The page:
'The Sexy Brutale' is a Murderous Groundhog Day – and it's Brilliant

Cavalier Games and Tequila Works have created a clockwork device that's as engrossing as it is precise

Credit: Cavalier Games/Tequila Works

In Sexy Brutale, noises haunt you. The bell strikes like clockwork, the same time every time, announcing a tragedy I’ve not yet fathomed. Now, a few dozen loops later, hiding in a closet in the tower, I can finally see its cause. A masked woman strolls into the room, murmuring darkly of curses and death. She removes her necklace, takes the bellcord from the wall, wraps it around her neck, and leaps into the chasm below.

"Clockwork" is the word for Cavalier Games and Tequila Works’ collaborative project The Sexy Brutale, which released last week on Steam. It’s also the word for the game’s clear inspiration: 2000’s The Legend of Zelda: Majora’s Mask, famous for its terminal “Clock Town,” where longtime series protagonist Link seems to be the only person who notices the rather obvious signs of impending armageddon. In Brutale, however, such an apocalypse has already struck the lavish estate which gives the game its name, and will strike again and again and again. Five minutes in, you witness a butler eviscerate one of his master’s guests with an elephant gun. Soon after that, it becomes clear that this isn’t just a lone employee with a grudge – no, the entire staff of the Brutale is out for blood, and as with Majora, you’re the only monkey wrench around to gum up the works.

Armed with a magical pocketwatch, you loop through the same twelve hour bloodbath again and again, canvassing every inch of the comically-luxurious manor, watching as the colorful guests trace the same route, speak the same words, die the same horrible deaths. But while most games would have you investigate their grisly demises after the fact, here, it’s not so much the why - after all, the culprits are all faceless servants, unnaturally strong and enduringly loyal to an unknown ringleader - but the how. The Sexy Brutale isn’t a murder-mystery game, it’s a murder-prevention game, and a damn fine one at that.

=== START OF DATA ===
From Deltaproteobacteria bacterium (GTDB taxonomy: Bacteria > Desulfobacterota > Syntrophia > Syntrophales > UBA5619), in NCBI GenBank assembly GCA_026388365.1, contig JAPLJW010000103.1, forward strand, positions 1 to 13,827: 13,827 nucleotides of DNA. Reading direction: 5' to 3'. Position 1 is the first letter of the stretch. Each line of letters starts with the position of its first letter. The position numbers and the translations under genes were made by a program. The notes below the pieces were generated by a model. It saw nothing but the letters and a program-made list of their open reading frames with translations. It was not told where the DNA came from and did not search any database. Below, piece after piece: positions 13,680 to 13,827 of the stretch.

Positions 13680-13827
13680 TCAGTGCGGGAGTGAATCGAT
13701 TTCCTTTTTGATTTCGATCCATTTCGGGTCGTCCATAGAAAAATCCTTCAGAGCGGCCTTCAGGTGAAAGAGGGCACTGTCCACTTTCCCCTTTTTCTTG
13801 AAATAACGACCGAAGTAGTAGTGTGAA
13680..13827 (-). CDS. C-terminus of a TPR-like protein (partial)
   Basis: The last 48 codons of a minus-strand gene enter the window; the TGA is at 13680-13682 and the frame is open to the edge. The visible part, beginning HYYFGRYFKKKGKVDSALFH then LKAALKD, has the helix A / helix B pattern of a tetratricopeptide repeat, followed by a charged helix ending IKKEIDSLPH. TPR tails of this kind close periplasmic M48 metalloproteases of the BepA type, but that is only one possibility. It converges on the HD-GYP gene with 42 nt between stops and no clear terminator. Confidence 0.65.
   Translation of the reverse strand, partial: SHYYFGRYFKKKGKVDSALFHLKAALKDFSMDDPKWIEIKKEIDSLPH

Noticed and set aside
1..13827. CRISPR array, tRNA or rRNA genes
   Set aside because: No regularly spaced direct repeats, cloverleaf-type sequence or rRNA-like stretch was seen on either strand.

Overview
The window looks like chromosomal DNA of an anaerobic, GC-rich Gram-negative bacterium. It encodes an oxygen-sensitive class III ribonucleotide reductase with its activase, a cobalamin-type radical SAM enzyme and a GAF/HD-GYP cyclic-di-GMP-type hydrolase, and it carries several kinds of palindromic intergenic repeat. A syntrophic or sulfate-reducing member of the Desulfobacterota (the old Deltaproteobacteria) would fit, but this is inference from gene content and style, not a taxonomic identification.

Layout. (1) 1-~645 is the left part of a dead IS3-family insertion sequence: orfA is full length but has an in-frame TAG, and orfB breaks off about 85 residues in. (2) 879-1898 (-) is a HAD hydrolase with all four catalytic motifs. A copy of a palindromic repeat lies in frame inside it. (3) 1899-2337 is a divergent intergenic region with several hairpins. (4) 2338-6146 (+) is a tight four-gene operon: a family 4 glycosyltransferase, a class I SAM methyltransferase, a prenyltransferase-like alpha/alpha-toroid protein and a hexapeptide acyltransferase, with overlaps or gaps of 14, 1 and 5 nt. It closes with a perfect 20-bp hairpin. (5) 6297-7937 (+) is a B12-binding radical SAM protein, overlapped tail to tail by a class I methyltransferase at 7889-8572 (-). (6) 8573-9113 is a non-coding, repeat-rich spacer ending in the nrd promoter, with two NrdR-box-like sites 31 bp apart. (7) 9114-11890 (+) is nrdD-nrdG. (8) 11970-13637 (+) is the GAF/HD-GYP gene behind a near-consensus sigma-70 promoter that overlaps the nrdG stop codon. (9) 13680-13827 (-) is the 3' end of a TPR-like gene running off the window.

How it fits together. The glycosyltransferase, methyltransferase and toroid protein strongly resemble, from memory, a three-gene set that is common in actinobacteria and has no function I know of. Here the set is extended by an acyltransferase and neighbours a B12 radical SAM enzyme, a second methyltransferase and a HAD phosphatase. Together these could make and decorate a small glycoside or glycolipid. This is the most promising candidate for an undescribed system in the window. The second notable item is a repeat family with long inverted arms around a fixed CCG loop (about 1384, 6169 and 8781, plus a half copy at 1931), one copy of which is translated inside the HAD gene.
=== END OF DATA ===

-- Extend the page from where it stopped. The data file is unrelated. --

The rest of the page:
Since you can’t be everywhere at once – magic pocketwatch or not – you must unravel the conniving staff’s scheme one murder at a time, in an order dictated to you by a enigmatic waif who leaves blood and viscera wherever she walks. Unfortunately, these solutions aren’t as simple as belting the would-be murder with a tire iron – your character, Lafcadio, can’t share a room with any other live humans, or time will freeze as their masks fly off to haunt you. Instead, you must play the stealthy interloper, peering through keyholes and eavesdropping through doors as the would-be murderers act out their increasingly-complex plots, waiting patiently for an opportunity to stymie them.

While the game’s isometric perspective and clear demarcation of important objects prevents the sort of King’s Quest-esque pixel-hunts that stumped a generation of adventure enthusiasts back in the early Nineties, the logic that underlies some of the scenarios can prove just as arcane as those early classics, though they never require more than a few steps. When you save the various guests of the mysterious "Marquis," you also gather their masks, which grant you further Mega Man-esque powers based on their quirks, such as enhanced hearing or mechanical acumen.

Near the end of the five or six-hour experience, the estate increasingly resembles the castle of Dracula from the Castlevania games, replete with secret passages, unexplained rooms, and bizarre anachronisms. As a setting, the Brutale itself might be the game’s strongest suite: Infamous paintings crowd its walls, decorated in the red and black of a deck of playing cards. Tinkling pianos and husky crooners echo throughout its walls, giving the macabre proceedings a festive, carnivalesque air. In many ways, the extravagant mansion and its doomed denizens feel ripped from the set of a Cirque du Soleil show. It produces an atmosphere that stinks of easy money and fake prestige – a grandiosity that borders on grotesque.

Yet the same wit that grants the game much of its appeal serves to occasionally undermine it. When it comes to its puzzles, its characters, and especially its ornate, overgrown story, The Sexy Brutale can be a few measures too clever for its own good. In particular, it has a bad habit of weighing itself down with paragraph after paragraph of exposition just as the drama begins to spin up, and the plot features more red herrings than the entire Agatha Christie back catalog. While some may find the history of the characters and the estate as compelling as the designers behind the game so clearly want you to, by the end of the game, I couldn’t care less about the history behind the damn bell tower – I just wanted to see who the culprit was. The same could also be said of the ending. It will find its fans, but, for me, the foreshadowing was laid on so thick that I could hardly see the work itself.

Still, The Sexy Brutale is a smart, engrossing, novel romp – in short, the perfect way to spend a long, rainy night.